It makes economic sense for women to lead the fight against the climate crisis

·4-min read
‘Assisting women and girls to develop and manage greener technologies and renewable energy sources will contribute to national mitigation and adaptation strategies’  (Getty Images)
‘Assisting women and girls to develop and manage greener technologies and renewable energy sources will contribute to national mitigation and adaptation strategies’ (Getty Images)

Every societal issue is now gendered and that includes the biggest crisis of our time: the climate crisis.

This #Wednesday4Women, a day of action for climate campaigners to call for gender justice alongside climate justice, I am drawing attention to the women in my region, and millions of others across sub-Saharan Africa, who are bearing the brunt of a crisis they did nothing to cause. We need to break free from traditional, social and cultural norms, which directly or indirectly affect our equal rights. For us to tackle the climate crisis it’s vital that we have a gender smart approach.

On a recent trip to a farming community in Checheyi, Kawaii Area Council, Abuja, the women there told me that more than 99 per cent of them have no land of their own. As experienced farmers, the majority of them can tell how much they have been impacted by the climate crisis. Through this, we were able to provide access to organic fertiliser to more than 30 women in that community, which enabled those women to realise greater productivity.

On average it now takes 20 hours a week for women to gather biomass and drinking water in sub-Saharan Africa. They have to trek long distances and in the process can be kidnapped, raped or violated and have no time to contribute towards protecting the environment. Likewise, girls may have to drop out of school because of the time needed to collect water. Without access to education, they are disempowered.

In the Sahel region, we have more than 20 million child brides – early marriage is their and their families’ survival strategy against environmental instability.

Two thirds of those displaced by the climate crisis in my native Lake Chad region are women and, globally, they make up 80 per cent of those displaced by environmental degradation. Displacement further increases the burden women and their children bear, making them totally dependent on aid for survival. This also affects women’s contribution towards conservation activities.

Migration that should be a strategy to advance empowerment is failing. According to the United Nations High Commissioner for Refugees (UNHCR), women and adolescent girls are the most vulnerable refugees, as they face a greater risk of being trafficked for sex while moving to a foreign land and of experiencing gender-based violence while in the refugee camps. In the camps, women risk assault when they venture out in search of water and firewood. The climate crisis as a powerful weapon against gender inequality is a global reality.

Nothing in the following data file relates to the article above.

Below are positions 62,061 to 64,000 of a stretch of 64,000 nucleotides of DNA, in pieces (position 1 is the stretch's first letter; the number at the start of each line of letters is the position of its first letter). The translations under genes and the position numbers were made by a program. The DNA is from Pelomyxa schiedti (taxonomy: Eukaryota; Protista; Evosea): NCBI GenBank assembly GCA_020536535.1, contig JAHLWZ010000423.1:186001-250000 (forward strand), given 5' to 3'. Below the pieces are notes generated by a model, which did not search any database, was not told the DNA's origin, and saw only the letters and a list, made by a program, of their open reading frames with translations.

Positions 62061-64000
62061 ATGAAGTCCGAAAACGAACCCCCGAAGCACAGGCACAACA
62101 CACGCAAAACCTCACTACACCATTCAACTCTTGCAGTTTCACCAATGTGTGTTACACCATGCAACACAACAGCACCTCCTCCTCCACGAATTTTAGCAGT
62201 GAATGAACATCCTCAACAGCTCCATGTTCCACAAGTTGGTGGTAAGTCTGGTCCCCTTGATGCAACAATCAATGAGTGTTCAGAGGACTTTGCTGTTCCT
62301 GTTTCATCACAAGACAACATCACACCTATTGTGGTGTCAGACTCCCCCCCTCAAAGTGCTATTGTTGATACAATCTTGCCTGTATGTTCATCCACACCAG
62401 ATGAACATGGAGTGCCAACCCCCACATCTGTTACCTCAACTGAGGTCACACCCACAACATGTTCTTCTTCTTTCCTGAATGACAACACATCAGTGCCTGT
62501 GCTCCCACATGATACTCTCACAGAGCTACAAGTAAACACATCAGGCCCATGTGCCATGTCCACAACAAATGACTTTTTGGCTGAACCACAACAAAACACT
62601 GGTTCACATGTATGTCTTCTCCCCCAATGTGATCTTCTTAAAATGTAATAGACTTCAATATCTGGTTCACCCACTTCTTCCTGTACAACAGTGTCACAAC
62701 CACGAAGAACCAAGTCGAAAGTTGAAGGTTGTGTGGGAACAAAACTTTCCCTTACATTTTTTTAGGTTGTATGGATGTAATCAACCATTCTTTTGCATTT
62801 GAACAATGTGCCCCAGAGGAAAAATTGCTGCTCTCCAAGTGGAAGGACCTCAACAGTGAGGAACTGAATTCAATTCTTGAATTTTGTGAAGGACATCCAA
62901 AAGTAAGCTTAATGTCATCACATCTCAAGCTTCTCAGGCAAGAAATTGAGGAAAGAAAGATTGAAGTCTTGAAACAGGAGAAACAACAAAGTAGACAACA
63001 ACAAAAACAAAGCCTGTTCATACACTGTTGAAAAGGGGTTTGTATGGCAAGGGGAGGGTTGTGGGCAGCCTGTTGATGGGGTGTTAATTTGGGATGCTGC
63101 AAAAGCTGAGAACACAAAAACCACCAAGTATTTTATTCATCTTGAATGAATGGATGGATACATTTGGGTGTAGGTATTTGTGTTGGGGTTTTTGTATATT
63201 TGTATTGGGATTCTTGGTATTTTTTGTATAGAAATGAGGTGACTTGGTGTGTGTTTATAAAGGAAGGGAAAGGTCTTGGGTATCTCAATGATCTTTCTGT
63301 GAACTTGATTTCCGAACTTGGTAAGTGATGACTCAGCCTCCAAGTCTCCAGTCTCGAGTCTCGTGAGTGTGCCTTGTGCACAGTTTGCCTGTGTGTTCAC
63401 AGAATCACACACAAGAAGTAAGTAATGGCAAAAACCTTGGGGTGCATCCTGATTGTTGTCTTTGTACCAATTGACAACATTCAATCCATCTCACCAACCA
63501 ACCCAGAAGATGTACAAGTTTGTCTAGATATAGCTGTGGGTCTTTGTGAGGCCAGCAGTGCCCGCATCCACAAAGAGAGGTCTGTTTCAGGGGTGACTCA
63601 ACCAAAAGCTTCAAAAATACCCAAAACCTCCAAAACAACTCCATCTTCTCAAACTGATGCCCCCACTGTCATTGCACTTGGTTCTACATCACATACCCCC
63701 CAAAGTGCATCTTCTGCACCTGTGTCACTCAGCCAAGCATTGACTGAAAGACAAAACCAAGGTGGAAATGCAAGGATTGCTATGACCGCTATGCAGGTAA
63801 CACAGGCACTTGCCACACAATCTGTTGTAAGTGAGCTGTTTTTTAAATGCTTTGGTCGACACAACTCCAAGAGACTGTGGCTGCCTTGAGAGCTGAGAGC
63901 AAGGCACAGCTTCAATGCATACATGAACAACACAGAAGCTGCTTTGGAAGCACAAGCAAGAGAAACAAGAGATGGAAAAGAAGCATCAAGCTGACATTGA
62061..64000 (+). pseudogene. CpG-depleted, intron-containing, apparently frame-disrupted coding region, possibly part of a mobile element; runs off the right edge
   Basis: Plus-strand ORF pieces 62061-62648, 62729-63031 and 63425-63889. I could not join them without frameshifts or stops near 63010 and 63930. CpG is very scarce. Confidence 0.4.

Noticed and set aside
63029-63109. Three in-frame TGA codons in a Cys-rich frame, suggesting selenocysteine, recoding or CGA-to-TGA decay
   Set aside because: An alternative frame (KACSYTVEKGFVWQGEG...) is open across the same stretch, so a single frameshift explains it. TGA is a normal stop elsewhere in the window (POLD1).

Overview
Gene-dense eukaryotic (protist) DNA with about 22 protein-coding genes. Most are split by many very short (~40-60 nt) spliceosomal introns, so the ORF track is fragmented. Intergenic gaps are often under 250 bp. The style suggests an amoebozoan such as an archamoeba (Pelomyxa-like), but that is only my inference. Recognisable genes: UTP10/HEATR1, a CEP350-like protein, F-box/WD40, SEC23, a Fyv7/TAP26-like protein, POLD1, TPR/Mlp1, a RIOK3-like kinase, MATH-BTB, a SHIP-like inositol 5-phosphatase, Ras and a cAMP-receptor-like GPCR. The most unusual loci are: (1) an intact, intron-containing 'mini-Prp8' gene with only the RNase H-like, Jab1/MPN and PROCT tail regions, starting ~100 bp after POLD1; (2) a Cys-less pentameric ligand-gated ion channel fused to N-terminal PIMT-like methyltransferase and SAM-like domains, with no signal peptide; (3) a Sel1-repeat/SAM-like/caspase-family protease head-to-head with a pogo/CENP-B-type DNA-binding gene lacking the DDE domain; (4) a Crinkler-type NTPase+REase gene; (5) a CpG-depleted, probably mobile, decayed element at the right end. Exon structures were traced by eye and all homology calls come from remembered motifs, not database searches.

Assisting women and girls to develop and manage greener technologies and renewable energy sources will contribute to national mitigation and adaptation strategies. It will help create new and greener job opportunities to promote women and girls’ economic empowerment. Access to modern energy services would help alleviate the burdens of the less privileged, especially women and girls.

Fostering climate action through a gender lens implies that developed economies, donor institutions, and policymakers can substantially decrease the vulnerability of people in the frontline of the impact of climate crises, secure developmental gains, and advance gender equality. Women’s empowerment must include a transition to an all-round female accessibility to finance. We need to make the financial sector gender sensitive, by for instance including a gender lens in climate related projects.

Research shows that when women are in decision making and leadership roles, there is a positive impact on sustainable natural resource management and climate crisis adaptation activities. Ensuring women’s participation at all levels of the climate decision-making processes is a solution-driven approach to climate adaptation and mitigation.

This decade of ecosystem restoration must identify that women have to be given the right to own land because energy poverty, resource poverty, land poverty and lack of education are leaving women and girls behind on issues that really matter. By providing security in these forms, women and girls will be enabled to contribute to ecosystem restoration.

To me there is no doubt that the climate crisis is contributing towards increasing gender inequality. And likewise that improved gender equality will help us be more resilient to the climate crisis. If we want to make any real and sustained progress for the lives of millions it’s essential that we address these twin issues together.

That’s why I’m calling on the UK government, as presidents of Cop26, to do everything in their power not only to secure global commitment to a 1.5 per cent cap on global warming, but to ensure women and girls are centre-stage at the summit. That means increasing financial support for climate action that supports gender equality and that reaches women-led organisations responding to climate crises in our communities.

We are on the front lines of the climate struggle – world leaders must not leave us high and dry.

Adenike Oladosu is a Nigerian climate activist, eco-reporter, eco-feminist and the founder of the I Lead Climate initiative in Nigeria. She specialises in equality, security and peace building across Africa, especially in her native Lake Chad region where 90 per cent of the region’s water has disappeared in the last 50 years

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